from the heart of jerusalem

Our ultimate guide: An all-encompassing truth


Tibor Rubin was a Corporal in the Korean War when his battalion was ambushed by thousands of Chinese troops in the battle of Unsan, North Korea, in the fall of 1950. The Americans’ firepower soon dwindled to a single machine gun. The weapon was in an exposed position and three soldiers had already died manning it when Corporal Rubin took charge. He fought until his ammunition was gone. Badly wounded, he was captured and sent to a P.O.W. camp, but his bravery helped many of his fellow soldiers survive. And his valor does not end there. He spent 30 months as a prisoner of war in North Korea, and fellow prisoners later testified about his willingness to sacrifice for the good of others. What gave him the strength to do all this? 

Tibor was born on June 18, 1929, in Paszto, a Hungarian shtetl with about 120 Jewish families, to Ferenc and Rosa Rubin. His father, who had served in the Hungarian Army during World War I and spent several years as a prisoner of war in Russia, worked in a shoe store. In the days before the Nazi occupation of Hungary in March 1944, his parents sent him with a band of adult escorts in an attempt to reach Switzerland, but they were captured.

Young Tibor, then 14, was sent to the Mauthausen concentration camp in Austria, where, on his arrival, a commandant told him and his six comrades that none would get out alive. He barely survived the 14 months before the camp was liberated by American soldiers on May 5, 1945.

In a 2013 documentary film, Finnigan’s War, about veterans of the Korean War, Corporal Rubin recalled, “I promised the good Lord that if I get out of here alive, I’d become a G.I. Joe, to give something back.”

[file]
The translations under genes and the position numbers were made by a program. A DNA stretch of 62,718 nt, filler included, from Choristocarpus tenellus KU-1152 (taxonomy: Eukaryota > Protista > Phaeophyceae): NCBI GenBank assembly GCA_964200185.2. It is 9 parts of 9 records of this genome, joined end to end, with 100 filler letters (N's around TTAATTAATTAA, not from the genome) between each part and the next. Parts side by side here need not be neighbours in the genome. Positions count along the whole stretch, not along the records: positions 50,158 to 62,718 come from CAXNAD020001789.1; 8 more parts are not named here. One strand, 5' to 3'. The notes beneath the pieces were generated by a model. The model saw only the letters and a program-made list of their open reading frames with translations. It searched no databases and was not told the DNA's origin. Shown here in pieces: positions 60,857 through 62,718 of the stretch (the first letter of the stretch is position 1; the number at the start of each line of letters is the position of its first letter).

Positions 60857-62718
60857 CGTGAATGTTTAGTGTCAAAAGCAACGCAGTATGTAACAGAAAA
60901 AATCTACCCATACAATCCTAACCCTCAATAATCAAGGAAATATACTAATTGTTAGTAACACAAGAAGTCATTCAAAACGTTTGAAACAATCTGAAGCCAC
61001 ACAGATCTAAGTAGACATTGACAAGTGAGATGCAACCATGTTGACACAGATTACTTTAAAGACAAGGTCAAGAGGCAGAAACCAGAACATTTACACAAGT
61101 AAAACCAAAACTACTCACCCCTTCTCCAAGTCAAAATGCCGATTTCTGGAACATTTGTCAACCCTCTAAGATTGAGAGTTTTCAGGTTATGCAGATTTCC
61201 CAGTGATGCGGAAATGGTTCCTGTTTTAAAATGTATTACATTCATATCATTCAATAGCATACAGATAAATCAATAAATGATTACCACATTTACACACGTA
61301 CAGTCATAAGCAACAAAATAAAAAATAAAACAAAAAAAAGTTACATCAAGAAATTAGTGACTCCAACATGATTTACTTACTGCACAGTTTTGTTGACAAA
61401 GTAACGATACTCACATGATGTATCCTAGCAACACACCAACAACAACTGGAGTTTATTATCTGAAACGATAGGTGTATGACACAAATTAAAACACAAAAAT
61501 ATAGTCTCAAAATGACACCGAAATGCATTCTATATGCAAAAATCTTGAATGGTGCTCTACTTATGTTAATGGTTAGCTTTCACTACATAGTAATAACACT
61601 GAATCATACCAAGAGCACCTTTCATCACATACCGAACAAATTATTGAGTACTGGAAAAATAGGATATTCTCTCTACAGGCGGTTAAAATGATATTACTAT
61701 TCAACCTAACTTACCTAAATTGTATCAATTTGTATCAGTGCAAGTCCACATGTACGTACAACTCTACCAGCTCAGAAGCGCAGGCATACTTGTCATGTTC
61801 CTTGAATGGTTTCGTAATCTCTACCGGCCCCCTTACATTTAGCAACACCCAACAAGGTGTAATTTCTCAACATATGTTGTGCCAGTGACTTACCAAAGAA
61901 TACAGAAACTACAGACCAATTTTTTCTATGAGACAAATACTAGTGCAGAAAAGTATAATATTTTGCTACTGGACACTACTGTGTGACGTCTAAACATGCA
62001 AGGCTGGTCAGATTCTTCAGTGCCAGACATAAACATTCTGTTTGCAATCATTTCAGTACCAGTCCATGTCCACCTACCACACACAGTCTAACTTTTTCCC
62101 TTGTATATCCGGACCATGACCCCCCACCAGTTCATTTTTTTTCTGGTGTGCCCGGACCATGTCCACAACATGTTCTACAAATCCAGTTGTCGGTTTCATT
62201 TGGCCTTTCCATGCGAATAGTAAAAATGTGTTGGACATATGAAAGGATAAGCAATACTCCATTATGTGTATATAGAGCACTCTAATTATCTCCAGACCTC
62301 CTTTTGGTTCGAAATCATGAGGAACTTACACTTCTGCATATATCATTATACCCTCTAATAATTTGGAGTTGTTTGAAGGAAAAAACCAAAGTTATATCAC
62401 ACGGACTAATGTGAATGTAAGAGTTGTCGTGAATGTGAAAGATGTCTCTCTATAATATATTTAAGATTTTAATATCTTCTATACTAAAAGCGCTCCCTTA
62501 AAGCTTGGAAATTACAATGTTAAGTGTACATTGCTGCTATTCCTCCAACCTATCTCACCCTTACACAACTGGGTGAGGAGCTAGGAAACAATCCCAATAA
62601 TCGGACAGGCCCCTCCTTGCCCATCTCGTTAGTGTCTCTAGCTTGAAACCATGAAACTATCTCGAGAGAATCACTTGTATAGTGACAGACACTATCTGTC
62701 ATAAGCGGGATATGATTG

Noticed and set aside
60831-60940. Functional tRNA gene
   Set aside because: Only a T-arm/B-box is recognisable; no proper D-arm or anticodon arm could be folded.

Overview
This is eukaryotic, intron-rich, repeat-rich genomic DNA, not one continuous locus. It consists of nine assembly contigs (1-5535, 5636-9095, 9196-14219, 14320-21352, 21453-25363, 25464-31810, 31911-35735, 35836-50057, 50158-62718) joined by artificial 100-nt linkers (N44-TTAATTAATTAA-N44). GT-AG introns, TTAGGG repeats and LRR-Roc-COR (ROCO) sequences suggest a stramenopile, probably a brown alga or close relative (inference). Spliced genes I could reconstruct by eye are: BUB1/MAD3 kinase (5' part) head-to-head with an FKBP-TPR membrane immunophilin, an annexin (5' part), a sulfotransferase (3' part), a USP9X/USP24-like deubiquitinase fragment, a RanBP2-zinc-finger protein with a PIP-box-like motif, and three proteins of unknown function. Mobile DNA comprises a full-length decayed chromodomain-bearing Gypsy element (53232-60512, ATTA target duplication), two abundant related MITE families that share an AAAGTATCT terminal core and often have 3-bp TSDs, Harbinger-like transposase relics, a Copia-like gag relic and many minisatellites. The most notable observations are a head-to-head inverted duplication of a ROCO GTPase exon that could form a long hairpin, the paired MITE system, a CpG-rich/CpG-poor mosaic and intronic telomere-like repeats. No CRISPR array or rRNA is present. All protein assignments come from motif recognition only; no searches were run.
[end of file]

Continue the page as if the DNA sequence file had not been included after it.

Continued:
He eventually made it to the United States and enlisted in the US Army.

He had been steeled for captivity and privation, he said, by his experience in Mauthausen. In Korea, he declined an offer by his Communist captors to return him to Hungary, then under the influence of the Soviet Union. Instead, he made a habit of sneaking out of the camp at night and foraging for food, stealing from enemy supplies, and bringing back what he could to help nourish his comrades.

“He shared the food evenly among the G.I.’s,” Sgt. Leo A. Cormier Jr., a fellow prisoner, wrote in a statement, according to the Jewish Journal. “He also took care of us, nursed us, and even carried us to the latrine.” He added, “Helping his fellow men was the most important thing to him.”

Corporal Rubin’s father died in the Buchenwald concentration camp; his mother and a younger sister died at Auschwitz. In a long-overdue tribute, more than half a century later, on Sept. 23, 2005, Tibor Rubin, then 76 years old, was awarded the Medal of Honor.

Asked where he found the strength to risk his life again and again for his fellow soldiers, he responded, “My mom was very religious, and she always taught us: ‘There is one God, and we are all his children.”

This week, parsha Toldot tells of the children and grandchildren of Abraham, and raises a fundamental question: What makes someone Jewish?

In Jewish tradition, every child born of a Jewish mother remains a Jew no matter what. The Talmud tells us: “Yisrael, af al pi she’chatah, Yisrael hu” (“A Jew, even though he may transgress, remains a Jew”).

So, what happened to Esau?

Last week, Avraham was forced to choose between his two sons, Yitzchak and Yishmael. But one might surmise that a Jewish father is not enough; Avraham’s son will only be the next Jew if he is born of Sarah, his Jewish partner.

This week, that hypothesis appears to be shattered, as both Esau and Yaakov are born of the same Jewish mother, Rivkah. So why isn’t Esau Jewish?

It would seem that the aforementioned axiom applies only from the time of Yaakov, and in fact from the time Yaakov that acquires the name “Yisrael.” Only when Yaakov succeeds in becoming Yaakov (as well as Yisrael), will the Jewish people be born.

What is it about the struggle between Yaakov and Esau that signifies the completion of this journey and the definition of Jewish progeny? Why is Esau not a Jew? Yitzchak seems to think that Esau is the next Jewish generation — he intends to give Esau the blessings! — so why was Yitzchak wrong?